Elevated risk of asthma after hospitalization for respiratory syncytial virus infection in infancy

Paediatr Respir Rev. 2013 Jan;13 Suppl 2:S9-15. doi: 10.1016/S1526-0542(12)70161-6.

Abstract

Severe respiratory syncytial virus (RSV) infection in infancy is associated with substantial morbidity worldwide; whether it is a risk factor for childhood asthma is contentious. A systematic review of 28 articles was conducted, summarizing estimates of asthma risk after RSV hospitalization during infancy. Prevalence estimates of asthma, among those hospitalized for RSV in infancy, were from 8% to 63%, 10% to 92%, and 37%, at ages <5, 5 to 11, and ≥ 12 years, respectively. These rates were higher than those among non-hospitalized comparisons. The attributable risk of asthma due to RSV ranged from 13% to 22% and from 11% to 27% among children aged ≤ 5 and aged 5 to 11, respectively, and was 32% among children ≥ 12 years of age. Overall, 59% of asthma prevalence estimates from those previously hospitalized for RSV exceeded 20%, compared to only 6% of non-hospitalized comparison estimates. Despite variability in asthma prevalence estimates after RSV-related hospitalization, available data suggest a link between severe RSV infection in infancy and childhood asthma.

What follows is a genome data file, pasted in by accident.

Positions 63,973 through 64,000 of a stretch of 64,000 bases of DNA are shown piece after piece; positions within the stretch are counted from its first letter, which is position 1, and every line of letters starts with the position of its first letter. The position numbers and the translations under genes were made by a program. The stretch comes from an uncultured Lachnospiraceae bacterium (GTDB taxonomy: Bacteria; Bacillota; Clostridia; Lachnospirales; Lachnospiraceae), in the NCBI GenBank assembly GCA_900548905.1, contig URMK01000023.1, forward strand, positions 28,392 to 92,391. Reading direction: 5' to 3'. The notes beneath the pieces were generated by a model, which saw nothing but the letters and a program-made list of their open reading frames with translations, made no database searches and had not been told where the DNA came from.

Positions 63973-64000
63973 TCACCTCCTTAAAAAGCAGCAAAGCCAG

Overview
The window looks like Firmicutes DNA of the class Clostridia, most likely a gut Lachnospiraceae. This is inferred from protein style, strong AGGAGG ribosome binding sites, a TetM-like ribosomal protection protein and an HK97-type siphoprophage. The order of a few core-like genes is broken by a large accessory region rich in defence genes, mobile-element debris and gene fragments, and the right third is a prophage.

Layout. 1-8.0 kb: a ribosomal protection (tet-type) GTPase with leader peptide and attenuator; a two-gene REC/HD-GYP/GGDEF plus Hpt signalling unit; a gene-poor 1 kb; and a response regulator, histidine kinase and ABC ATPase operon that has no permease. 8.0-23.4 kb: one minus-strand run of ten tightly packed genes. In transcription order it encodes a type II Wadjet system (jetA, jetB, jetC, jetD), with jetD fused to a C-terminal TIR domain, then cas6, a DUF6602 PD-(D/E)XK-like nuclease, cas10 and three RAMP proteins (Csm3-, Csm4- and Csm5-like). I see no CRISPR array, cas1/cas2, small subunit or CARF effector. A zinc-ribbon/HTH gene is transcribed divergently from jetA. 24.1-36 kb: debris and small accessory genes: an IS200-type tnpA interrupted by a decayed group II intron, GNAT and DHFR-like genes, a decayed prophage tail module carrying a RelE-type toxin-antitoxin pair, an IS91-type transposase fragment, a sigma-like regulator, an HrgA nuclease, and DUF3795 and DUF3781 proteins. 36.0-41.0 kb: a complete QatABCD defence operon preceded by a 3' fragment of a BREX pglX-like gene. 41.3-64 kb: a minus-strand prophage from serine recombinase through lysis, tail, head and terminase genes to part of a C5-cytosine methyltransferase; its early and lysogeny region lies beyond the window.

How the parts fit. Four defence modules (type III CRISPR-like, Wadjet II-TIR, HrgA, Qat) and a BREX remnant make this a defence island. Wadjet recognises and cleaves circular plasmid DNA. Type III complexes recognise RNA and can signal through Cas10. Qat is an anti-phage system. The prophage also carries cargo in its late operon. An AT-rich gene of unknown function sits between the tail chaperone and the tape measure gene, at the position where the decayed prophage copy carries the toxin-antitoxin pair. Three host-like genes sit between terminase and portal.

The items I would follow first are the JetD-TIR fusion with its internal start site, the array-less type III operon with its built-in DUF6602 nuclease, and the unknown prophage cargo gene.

Publication types

  • Research Support, Non-U.S. Gov't
  • Review
  • Systematic Review

MeSH terms

  • Adolescent
  • Asthma / epidemiology*
  • Child
  • Child, Preschool
  • Hospitalization / statistics & numerical data*
  • Humans
  • Infant
  • Respiratory Syncytial Virus Infections / epidemiology*
  • Risk Factors
  • Severity of Illness Index